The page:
In-zone penalty kill #1:

Molendyk recognizes that his teammate is attacking Bedard, and instead of backing up, he doubles up on Bedard, ties up his stick, and knocks the puck out of the zone. As you can probably tell already, Molendyk is very aggressive in how he attacks and tries to stop plays, sometimes to his detriment.

Rush #3:

This one is a bit hard to follow. Molendyk starts the play at the top of the screen with a stretch pass that gets intercepted. Then he tries to step into the play when the rush comes back, allowing Bedard to slip by unfettered, eventually the puck lands to him for a good chance. Molendyk in this instance could have taken a page out of Dragicevic's book and backed up, been less aggressive, allowed his teammate who is much closer to attack the puck carrier, and kept an eye on the developing play.

Rush #4/Recovery #1:

Just an example of how Molendyk's skating helps him to recover and re-challenge once the play moves past him. He maintains his aggression and positioning on Bedard, making the block pass. Compare to Dragicevic here, who doesn't close before he attempts to block the passing lane, partially because his feet don't allow him to close as easily as Molendyk:

In-zone penalty kill #2:

A little over-aggressive here by Molendyk whose teammate is already attempting a shot block, but his positioning and skating again allow for excellent recovery. He realizes that the shot is taken by his teammate, and he directs Bedard into a less advantageous situation, keeping his stick on the ice and trailing all the way to the goalline.

The Final Gifs / Bedard hyperfixation:

These are all small, small plays that just demonstrate a change in mentality for Molendyk when it comes to Bedard. He realizes that Bedard is the best player on the ice, and his job has to be to contain him in some manner.

Here he switches his targeting before the pass to Bedard, and although he doesn't get in the way of the pass, he is at least in a position to maybe pick it off, and more importantly force the passer to pass wide to Bedard, meaning Bedard can't cut inside in one motion. Smart positional defense, instead of backing up and waiting for the play to hit his goaltender.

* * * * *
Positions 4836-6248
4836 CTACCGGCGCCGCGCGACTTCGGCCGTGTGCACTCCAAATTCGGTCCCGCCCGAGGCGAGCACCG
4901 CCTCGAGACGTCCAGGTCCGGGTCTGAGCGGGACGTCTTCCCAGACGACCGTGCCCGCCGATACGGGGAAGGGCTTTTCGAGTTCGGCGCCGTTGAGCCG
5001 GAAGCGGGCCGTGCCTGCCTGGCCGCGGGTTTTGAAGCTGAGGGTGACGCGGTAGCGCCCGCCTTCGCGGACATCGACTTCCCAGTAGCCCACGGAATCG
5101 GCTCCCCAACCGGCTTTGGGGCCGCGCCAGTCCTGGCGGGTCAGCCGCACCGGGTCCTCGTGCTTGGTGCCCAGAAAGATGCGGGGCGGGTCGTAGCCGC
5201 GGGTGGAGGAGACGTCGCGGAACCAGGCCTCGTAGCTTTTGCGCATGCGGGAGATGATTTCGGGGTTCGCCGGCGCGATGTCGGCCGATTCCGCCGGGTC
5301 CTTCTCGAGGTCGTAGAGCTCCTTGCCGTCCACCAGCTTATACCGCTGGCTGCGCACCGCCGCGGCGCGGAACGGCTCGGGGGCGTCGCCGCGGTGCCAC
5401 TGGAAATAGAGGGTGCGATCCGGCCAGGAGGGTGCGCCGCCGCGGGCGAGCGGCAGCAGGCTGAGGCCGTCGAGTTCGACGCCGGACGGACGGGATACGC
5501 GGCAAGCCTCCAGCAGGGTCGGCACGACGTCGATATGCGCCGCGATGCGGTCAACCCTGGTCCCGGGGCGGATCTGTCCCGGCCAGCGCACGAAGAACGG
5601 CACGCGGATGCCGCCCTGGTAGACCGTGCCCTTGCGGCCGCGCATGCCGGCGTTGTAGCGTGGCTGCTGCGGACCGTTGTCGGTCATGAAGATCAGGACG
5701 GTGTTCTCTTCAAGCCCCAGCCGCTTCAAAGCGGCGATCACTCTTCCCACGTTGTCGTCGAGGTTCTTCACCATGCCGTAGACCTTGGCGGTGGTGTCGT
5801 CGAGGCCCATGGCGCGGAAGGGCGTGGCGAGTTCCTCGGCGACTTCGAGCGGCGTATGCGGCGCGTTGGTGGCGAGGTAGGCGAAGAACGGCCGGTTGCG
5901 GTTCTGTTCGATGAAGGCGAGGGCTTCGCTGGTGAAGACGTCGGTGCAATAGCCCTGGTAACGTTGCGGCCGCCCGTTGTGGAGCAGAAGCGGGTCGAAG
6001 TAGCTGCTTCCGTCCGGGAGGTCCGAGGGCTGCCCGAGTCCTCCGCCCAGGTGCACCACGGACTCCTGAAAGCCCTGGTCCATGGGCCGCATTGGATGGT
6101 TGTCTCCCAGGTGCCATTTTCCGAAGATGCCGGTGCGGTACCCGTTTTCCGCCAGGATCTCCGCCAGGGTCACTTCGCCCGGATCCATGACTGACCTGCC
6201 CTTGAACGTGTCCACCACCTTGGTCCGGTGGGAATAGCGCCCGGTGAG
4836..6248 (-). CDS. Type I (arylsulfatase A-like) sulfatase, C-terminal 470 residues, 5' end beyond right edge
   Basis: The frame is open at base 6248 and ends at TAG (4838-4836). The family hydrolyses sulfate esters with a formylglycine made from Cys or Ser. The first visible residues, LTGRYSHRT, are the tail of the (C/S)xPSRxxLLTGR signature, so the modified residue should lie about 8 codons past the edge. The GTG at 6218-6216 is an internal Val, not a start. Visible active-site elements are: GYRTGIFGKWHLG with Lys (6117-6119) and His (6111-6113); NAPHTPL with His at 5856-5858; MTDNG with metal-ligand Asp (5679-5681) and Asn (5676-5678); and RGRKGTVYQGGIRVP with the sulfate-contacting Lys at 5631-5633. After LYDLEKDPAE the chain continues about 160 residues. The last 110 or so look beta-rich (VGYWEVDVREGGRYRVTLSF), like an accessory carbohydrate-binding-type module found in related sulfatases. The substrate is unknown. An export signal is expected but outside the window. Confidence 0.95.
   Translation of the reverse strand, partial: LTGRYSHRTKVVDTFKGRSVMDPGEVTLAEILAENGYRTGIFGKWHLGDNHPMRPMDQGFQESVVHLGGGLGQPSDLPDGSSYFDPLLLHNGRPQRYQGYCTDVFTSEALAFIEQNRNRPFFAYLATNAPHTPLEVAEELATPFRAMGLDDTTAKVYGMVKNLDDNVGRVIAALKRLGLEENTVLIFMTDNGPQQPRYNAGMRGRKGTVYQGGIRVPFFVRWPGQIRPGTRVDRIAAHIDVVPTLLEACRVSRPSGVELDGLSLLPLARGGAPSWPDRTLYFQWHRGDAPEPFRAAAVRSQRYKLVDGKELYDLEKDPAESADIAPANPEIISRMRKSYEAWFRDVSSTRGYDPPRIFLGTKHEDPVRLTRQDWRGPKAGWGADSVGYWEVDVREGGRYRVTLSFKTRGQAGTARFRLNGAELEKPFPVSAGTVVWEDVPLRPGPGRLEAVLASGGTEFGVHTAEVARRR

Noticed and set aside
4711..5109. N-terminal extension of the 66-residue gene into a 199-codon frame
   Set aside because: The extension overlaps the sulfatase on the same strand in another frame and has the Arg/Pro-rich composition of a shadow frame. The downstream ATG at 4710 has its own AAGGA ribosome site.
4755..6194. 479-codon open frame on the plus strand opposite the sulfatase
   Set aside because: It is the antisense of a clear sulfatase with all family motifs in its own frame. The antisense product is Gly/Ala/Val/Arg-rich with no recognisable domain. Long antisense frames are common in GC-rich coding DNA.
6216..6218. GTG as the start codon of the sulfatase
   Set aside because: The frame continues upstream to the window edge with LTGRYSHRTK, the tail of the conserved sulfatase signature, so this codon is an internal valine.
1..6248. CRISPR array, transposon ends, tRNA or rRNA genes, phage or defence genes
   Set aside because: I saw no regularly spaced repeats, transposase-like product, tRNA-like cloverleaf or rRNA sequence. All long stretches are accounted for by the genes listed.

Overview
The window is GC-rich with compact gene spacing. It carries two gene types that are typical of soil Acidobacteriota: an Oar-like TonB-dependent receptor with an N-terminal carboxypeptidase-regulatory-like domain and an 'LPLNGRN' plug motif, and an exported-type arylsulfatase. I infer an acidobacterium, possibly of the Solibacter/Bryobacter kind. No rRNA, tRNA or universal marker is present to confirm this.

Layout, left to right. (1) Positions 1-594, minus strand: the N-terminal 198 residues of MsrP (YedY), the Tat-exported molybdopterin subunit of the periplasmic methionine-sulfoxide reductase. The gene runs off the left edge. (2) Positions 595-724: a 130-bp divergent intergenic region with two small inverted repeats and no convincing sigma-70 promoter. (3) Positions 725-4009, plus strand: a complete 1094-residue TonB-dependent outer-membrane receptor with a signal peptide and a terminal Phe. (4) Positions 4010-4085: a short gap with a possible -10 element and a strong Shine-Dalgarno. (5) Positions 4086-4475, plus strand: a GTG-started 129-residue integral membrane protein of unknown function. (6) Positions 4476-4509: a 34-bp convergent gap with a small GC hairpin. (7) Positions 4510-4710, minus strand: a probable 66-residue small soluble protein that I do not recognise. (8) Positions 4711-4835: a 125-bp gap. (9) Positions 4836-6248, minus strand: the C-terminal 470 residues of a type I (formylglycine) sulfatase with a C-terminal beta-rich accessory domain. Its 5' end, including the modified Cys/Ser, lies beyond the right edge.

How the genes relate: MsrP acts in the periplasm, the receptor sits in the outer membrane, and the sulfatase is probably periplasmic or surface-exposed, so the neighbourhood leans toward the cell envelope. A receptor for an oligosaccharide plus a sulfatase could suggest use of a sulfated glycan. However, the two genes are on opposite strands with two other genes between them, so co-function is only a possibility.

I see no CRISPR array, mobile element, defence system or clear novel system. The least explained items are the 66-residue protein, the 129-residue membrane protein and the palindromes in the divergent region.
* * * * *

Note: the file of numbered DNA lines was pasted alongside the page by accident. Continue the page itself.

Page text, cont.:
Can you really hate on a little junior razzing? Maybe a second late hit, but Molendyk doesn't just allow Bedard to dance around the zone without getting in his face. Often.

This play was so quick I almost missed it. Molendyk again pokecheck lunges while also maintaining position and backwards momentum (something that I cannot overstate how valuable a skill to have developed already is), and breaks the puck off Bedard's stick before even Bedard realizes it. You can tell Bedard's body is setting up for a move on Molendyk, who has already knocked it away from him. It's aggressive, simple, and effective. That honestly should just start being his catchphrase.

Alright last gif. I will preface this by saying I think this is what is happening here, but don't have definitive proof. On the penalty kill, Molendyk comes out to the point to cover Bedard, because he's hyperfocused on shutting him down. Once Bedard wanders out of the zone for a re-entry, Molendyk signals to the other point defender, letting him know "hey, hey, hey man Bedard he's coming". His defender doesn't realize it at first, and both other defenders point towards the puck carrier, then when Bedard re-enters, the other defenseman lifts his stick towards Bedard, signaling that he'll cover him. Molendyk appears to just know that approximately 3 seconds before his teammates do, and it speaks to his focus on shutting down Bedard.

Aggressive, simple, effective. That's the hallmark of Molendyk's defending when it comes to Bedard. Very occasionally he can get himself out of position by his aggressive style of defending, but it works more than it fails. He's able to challenge Bedard's stick early, recover if he gets beat, and re-challenge the play, forcing Bedard into less than ideal passing and shooting situations. He's focused on him almost every play, almost to a fault, especially if Bedard recognizes that level of commitment and attempts to make moves countering it.

Still though, Bedard is a special player. He's going to get his points and his goals at this level. As of now, Bedard has played two games against Saskatoon and has 4 goals and 3 assists. Molendyk has been on the ice for one of those 7 goals, while on the penalty kill, and none at even strength. There are three more games in March between the two clubs, and I can't wait to see if Molendyk continues the streak. It's doubtful, but I'm pretty confident I'll have fun watching it.

That's it! Next up is Luca Cagnoni.

Thanks for reading!